Going to Doctors 2.0 & You also meant my first international travel with a very expensive video camera which I would be relying upon to capture over twenty-five (25) Interviews with fascinating Doctors 2.0 & You Speakers and Attendees.  I was concerned about damaging the camera during travel and/or somehow erasing whatever footage I was lucky enough to record.  Then there was the international electricity situation which I had to rely upon to charge the camera after Day One of the Conference.  Would it damage the camera?  Would it damage the footage?  Would I damage myself trying to figure it out?!  I researched all of these issues prior to the trip but as many of you can already guess, nothing went according to plan, BUT everything worked out.  My health even cooperated although upon my return to the United States I was EXHAUSTED.  As a result, I came back from Doctors 2.0 & You with even more respect for Anderson Cooper!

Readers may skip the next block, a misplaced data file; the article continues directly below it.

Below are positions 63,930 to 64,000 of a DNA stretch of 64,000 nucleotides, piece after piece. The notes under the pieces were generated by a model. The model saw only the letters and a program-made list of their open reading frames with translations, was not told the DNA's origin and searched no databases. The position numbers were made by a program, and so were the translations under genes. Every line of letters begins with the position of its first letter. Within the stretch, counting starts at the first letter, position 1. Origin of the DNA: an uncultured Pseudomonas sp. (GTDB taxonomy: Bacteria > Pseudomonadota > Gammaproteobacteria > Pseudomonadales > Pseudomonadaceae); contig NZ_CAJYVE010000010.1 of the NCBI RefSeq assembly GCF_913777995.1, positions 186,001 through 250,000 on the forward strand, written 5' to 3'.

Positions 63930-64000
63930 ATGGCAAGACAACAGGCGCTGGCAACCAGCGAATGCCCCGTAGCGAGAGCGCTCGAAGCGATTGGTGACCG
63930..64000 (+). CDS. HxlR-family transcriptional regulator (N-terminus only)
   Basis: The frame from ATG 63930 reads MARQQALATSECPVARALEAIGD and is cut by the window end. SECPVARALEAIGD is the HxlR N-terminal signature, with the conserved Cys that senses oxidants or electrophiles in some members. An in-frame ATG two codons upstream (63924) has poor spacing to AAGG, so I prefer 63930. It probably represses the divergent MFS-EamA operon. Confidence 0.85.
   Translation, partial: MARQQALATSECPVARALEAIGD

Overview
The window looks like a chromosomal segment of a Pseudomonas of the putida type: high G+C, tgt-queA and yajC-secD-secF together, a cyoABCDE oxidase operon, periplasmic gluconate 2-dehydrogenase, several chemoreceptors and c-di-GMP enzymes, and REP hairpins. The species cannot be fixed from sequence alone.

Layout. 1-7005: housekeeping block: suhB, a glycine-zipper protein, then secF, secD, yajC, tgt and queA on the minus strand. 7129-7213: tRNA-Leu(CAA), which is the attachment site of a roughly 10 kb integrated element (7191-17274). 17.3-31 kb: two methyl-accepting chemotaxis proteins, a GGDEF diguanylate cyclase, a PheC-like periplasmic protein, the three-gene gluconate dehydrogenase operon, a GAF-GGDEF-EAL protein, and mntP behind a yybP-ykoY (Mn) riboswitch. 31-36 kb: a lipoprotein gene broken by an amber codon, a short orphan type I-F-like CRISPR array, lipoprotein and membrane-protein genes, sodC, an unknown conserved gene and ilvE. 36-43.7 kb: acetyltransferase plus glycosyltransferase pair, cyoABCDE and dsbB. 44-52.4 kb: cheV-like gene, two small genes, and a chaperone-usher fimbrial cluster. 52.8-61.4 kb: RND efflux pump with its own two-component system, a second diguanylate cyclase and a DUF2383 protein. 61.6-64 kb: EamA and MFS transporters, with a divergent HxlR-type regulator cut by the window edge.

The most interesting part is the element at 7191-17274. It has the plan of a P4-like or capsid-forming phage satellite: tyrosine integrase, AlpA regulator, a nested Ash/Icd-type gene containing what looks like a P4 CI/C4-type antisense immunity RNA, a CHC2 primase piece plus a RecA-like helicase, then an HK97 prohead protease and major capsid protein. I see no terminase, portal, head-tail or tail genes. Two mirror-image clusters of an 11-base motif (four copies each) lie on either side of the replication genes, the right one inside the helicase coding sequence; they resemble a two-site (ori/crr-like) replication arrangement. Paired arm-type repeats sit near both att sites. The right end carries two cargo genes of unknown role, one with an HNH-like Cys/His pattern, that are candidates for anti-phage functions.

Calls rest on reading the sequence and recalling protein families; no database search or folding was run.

More importantly, the people who organized Doctors 2.0 & You were extremely helpful and they did a tremendous job in designing the different “Sessions” and selecting the different Speakers and Panel Moderators.  I truly felt as if I were amongst “THE” Global Healthcare Leaders as I learned about healthcare terms and topics which had never been so thoroughly discussed before at prior Conferences.  These new technology-driven terms and topics included Connected Health, Quantified Self, Preventative Healthcare, a Utopian Data Feed, Personalized Medical Research, Serious Games, Simulation, Lifestyle Medicine and Medical Gamification. I tried to take advantage of the situation by interviewing as many of these Healthcare Innovators as was humanly (and electricity-wise) possible.  Thankfully, everyone I approached kindly consented to an interview and embedded in this Blog Post are five (5) such concise interviews which I think demonstrate everything that was absolutely wonderful about the 4th edition of Doctors 2.0 & You held in Paris, France on June 5-6, 2014.